Day 1 among the temples and I keep remembering a delightful phrase I had come across long ago. Vuja de . Looking at the familiar with new eyes.
I have seen all this before. Apsaras (celestial dancers) dancing to the imagined beat of drums. Asuras (demons) and devas (gods) churning the ocean of milk for nectar. Garuda and Vishnu and Brahma. Hinduism and Buddhism. Men and women lighting incense sticks in front of idols. After a while, the guide’s stories from the “Ramayaaaana” fade away. I watch instead. Monks in bright yellow and orange robes walk about with disposable cameras, taking photographs of each other against the murals. And the children.
Tourists at the temple complex include monks. Charukesi Ramadurai
Khmer kids, pesky, persistent, adorable, running behind you, selling everything under the sun for one dollah! Only one dollah, this-T-shirt-very-nice-made-in-Cambodia-madam, they intone, the pitch rising to a crescendo by the time they get to “madaaaam”. Where are you from? asks one particularly bold imp. I tell her and she points to my bare forehead and asks, “Where is your bindi?” “Bindi, bindi, bindi”, the chorus follows us as we walk away to the waiting cab.
And why not? The visitors seem to be amused by it, even like it. And it is not only Cambodia’s one-dollah kids who are doing what their guests like; the adults aren’t very different. The Khmers seem to be experiencing their own vuja de. After decades of the Khmer Rouge oppression that ravaged the country and kept away the tourists, the world has rediscovered Angkor. And so, the Khmers have decided to see their own country and culture with new eyes, those of the outsider.
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Except, at Siem Reap, I also get the sense of locals cocking a snook at the world, enjoying a private joke at the expense of the thousands who drop in to stare at the temples in silent awe. Look at the earthly celestial maidens, if you don’t believe me.
When I first catch sight of them, the apsaras are resting on the cold stones of Angkor Wat. One is flexing her foot, mimicking the action of the stone apsara dancing just behind her on the wall. The others are talking to each other in muted tones, with bored expressions. The American tourist, khaki shorts and all, walks up to them and points with his camera, and they spring into action instantly. As a group, they strike well-rehearsed poses, peacocks flanking the line-up, the boy with the lion’s head in between.
When his turn comes, dancing apsaras strike their stances on either side of the utterly discomfited tourist. As they pose for the camera for $1, I notice the boredom doesn’t shift from their faces. Shot over, they get back to rest mode without so much as a smile at their benefactor.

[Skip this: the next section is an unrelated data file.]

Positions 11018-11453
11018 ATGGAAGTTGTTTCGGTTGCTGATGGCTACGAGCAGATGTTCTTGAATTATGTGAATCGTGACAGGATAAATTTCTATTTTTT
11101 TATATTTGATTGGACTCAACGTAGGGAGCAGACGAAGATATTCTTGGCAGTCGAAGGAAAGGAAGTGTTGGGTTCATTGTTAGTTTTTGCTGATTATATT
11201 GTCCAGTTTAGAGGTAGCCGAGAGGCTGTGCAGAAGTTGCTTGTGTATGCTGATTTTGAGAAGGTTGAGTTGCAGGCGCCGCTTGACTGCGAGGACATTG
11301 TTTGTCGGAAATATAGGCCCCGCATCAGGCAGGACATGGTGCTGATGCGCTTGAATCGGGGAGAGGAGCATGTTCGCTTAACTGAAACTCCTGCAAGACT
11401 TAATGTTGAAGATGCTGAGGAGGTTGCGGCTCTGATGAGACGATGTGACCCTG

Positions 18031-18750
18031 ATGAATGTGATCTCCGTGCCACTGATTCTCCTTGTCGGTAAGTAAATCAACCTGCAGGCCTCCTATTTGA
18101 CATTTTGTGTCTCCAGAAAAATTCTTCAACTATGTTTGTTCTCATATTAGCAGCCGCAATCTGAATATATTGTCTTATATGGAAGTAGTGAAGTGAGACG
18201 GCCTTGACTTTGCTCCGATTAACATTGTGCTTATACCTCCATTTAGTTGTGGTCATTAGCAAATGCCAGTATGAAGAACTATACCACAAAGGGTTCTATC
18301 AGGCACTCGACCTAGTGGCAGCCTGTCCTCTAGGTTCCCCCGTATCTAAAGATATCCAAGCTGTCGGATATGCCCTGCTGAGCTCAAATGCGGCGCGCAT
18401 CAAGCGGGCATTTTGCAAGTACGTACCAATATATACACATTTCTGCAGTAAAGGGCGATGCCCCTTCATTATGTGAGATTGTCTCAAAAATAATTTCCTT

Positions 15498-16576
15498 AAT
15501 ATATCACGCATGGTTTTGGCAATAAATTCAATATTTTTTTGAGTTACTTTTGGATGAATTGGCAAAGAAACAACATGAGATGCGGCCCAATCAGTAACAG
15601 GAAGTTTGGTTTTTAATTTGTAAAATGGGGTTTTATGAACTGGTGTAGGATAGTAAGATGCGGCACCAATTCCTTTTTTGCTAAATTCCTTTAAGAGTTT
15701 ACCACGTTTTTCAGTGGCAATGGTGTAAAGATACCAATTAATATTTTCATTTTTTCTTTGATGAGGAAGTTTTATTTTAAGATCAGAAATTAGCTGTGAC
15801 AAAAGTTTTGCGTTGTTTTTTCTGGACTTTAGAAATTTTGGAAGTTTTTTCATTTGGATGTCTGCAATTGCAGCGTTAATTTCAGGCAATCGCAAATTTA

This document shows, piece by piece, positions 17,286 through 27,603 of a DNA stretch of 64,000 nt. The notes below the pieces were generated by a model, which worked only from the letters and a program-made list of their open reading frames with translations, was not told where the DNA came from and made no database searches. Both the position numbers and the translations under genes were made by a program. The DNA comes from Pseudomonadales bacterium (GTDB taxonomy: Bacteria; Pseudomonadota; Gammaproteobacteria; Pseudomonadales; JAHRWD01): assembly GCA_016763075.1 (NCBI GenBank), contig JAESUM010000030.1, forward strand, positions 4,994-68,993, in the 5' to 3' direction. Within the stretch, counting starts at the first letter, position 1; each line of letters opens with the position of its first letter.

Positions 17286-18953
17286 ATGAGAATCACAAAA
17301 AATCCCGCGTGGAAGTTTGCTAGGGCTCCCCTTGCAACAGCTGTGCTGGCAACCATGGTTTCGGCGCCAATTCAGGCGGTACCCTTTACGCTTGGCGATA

The Ta Phrom temple was made famous by Hollywood. Charukesi Ramadurai
That also explains why, in a town that has at least 100 temples, the guidebooks and guides gush only about the most magnificent of them all, Angkor Wat. The average traveller heads to Siem Reap primarily to see that, or more precisely, the spectacle of the sun rising from behind the temple, which uniquely faces west. Just before dawn, when we make our way through complete darkness with slow, hesitant steps to the pond in front of the west tower, a few hundred people have already assembled there.
If Angkor Wat—built on the Hindu concept of the world, with the tall tower in the middle representing Mount Meru, the residence of the Hindu pantheon and the centre of the universe, according to my guide—is the biggest tourist magnet, the most fascinating is easily the Bayon temple in Angkor Thom, established by King Jayavarman VII as his capital city soon after he ascended the throne in the late 12th century. Bayon has 216 faces of the king as Bodhisattva etched on the outer sides of its 54 towers. Like the Mona Lisa, a faint hint of a smile lingers on each of the faces, and the beatific eyes seem to follow your progress through the massive complex—is it mockery or pity one sees in those orbs?
The French novelist-explorer Pierre Loti seems to have grappled with the same issue when he wrote of Bayon in Un pelerin d’Angkor (A Pilgrim of Angkor) in 1901: “I raise my eyes to look at the towers which overhang me, drowned in verdure, and I shudder suddenly with an indefinable fear as I perceive, falling upon me from above, a huge, fixed smile; and then another smile again, beyond, on another stretch of wall... and then three, and then five and then ten”. Now, a century later, the greenery has vanished, but catch a sudden glimpse of the frozen smile and a chill runs down your spine.
Not all the temples of Siem Reap are massive and awe-inspiring. My favourite, Bantaey Srei, is small and exquisite; delicate would be a better way of describing this “citadel of women” (the literal translation). The pink stone and the intricacy of some of the carvings convince scholars that the temple was actually built by women.
And then, Ta Phrom, in the middle of thick vegetation, dedicated to one woman (King Jayavarman VII’s mother) and made famous across the world by another: Angelina Jolie shot for Lara Croft: Tomb Raider in this temple and, for most visitors, that fact is as dazzling as the sight of the giant roots of the tree which have held the temple structure in a vice-like grip for centuries.
Indeed, “Angelina Jolie was here” seems to be a bit of a theme song in Siem Reap. We follow her path later that night to The Red Piano, weary after a hot day among the ruins. This popular pub is at one end of Pub Street, overflowing with trendy bars and restaurants serving international cuisine. As we walk down the narrow lane, music from the cafés spilling out on to the road, the enigmatic smile of the Bodhisattva Buddha at Bayon lingers in the air, as if from a half-forgotten dream.
Graphics by Ahmed Raza Khan / Mint
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